Lopes Cardozo strives to restore the wonder of discovery in our Torah studies. Instead of being satisfied with rote replies to questions, imitation in our discourse, and non-changing methods of studying our texts, we must “fight” to understand and apply our holy texts, and “earn” them. Instead of advocating more rabbinic authority in our lives, he cries out for “more rabbinic authenticity,” that is, engaging the people of Israel not only from the study halls of yeshivas and rabbinic courts but also in the real day-to-day lives of our communities.
While Lopes Cardozo does defend Orthodoxy as opposed to adopting the premises of Conservative and Reform Judaism, throughout his book he advocates for fundamental and sweeping changes in today’s Orthodox world. He writes of halakhic practice as being “an act of dissent” (and thus the title of his work). This means that as our modern world takes life for granted, the Jew must engage in halakhic practice as a declaration that God exists and has created the world. In essence, Lopes Cardozo believes that this is how Judaism can and should affect the entire world: “Halakha must be an expression of excited passion.”
He views Israel’s orthopraxy as needing strong reform: “Rituals and prayers are often mechanical . . . let us (be) receptive to G-d’s presence through a daring new encounter with Him . . . to forget this is to betray Judaism.” Although he sounds like some Hasidic Jewish thinkers from years ago, his desire is to rebuild the Orthodox world as the center of a genuine warm, caring, and halakhically relevant community life.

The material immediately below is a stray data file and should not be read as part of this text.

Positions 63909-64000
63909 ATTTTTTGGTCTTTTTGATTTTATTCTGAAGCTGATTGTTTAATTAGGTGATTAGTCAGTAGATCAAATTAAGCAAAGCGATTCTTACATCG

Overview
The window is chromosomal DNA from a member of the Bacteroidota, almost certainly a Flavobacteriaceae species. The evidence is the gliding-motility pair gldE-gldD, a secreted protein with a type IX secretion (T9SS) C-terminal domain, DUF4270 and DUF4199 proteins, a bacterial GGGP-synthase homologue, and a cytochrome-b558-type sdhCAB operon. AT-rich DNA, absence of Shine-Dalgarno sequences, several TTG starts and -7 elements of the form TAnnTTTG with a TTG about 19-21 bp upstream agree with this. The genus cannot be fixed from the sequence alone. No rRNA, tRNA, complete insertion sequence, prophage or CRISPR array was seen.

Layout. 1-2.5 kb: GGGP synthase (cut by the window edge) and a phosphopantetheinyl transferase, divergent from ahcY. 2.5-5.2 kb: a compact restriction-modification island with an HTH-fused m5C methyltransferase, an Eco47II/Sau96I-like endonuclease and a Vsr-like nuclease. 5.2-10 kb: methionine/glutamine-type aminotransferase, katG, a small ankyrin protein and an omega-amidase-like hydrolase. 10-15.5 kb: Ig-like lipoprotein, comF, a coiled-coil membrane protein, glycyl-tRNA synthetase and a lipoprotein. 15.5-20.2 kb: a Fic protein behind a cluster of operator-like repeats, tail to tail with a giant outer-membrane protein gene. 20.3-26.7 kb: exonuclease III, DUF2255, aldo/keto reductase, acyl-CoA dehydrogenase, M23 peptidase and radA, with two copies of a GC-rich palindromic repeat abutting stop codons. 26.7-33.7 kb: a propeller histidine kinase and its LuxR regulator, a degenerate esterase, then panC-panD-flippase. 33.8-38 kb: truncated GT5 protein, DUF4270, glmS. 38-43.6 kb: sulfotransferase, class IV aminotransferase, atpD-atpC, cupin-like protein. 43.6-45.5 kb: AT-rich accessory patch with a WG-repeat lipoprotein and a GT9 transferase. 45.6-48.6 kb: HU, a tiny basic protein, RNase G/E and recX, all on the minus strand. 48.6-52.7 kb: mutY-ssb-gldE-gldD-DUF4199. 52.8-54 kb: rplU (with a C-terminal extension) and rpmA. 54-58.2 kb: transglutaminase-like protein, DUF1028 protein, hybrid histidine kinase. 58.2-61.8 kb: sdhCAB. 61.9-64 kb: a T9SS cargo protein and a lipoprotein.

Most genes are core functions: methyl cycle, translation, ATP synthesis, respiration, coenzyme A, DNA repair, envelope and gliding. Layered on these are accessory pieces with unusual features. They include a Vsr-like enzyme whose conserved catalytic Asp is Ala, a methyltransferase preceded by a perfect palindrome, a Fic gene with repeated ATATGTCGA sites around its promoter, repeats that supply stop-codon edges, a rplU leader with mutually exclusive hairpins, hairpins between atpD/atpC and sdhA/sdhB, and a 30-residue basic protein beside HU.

While the book is long and at times repetitive among its various chapters, on the whole it is a very enjoyable read. Lopes Cardozo clearly emerges as a brave voice calling out for changes that much of the Jewish world, especially the Gen-X and Millennial generations, desire. The growth of today’s modern Orthodox movement from Gen-X and Millennial young adults (for example, Rabbi Shlomo Riskin’s Efrat and Telshe-Stone communities and Rabbi Aaron Lebowitz’s Jerusalem community) shows the relevance of Lopes Cardozo’s pleas.
On another note, Lopes Cardozo proves himself to be well-learned in medieval Jewish and modern European philosophy, and he often reaches into the well of various philosophical writings to prove his points or to punctuate his perspectives. This part of his book, appearing in the majority of his early chapters, is reminiscent of some writings of Abraham Joshua Heschel, which many readers will appreciate. His European education also shows its traces in these statements.
The only weakness of the book is that Lopes-Cardozo is not particularly detailed on how to implement and bring about his proposed reformations. As is common with visionary writers, he leaves us with a general perspective, even wondering alongside his readers just how changes in orthopraxy can ever come about, given today’s politics and power centers of the Orthodox world. Answers to these challenging questions escape the pages of this volume.
I highly recommend this read to our movement’s rabbis. Our holy Rabbi Yeshua would have agreed with a good bit of Lopes Cardozo’s criticisms and hopes for future halakhic practice. Also, Lopes Cardozo is considered a leading Orthodox Jewish voice in Jerusalem today and is worth reading simply due to his reputation. Along with Rabbis Riskin, Lebowitz, Steinsaltz, Bonchek, and Mark Smith, Lopes Cardozo represents a hope for a large-scale reformation of Orthodox Judaism, a reformation that faces huge difficulties, and thus admittedly may or may not occur in the future.
Reviewed by David Friedman
1 Jerusalem: Urim Publications, 2018.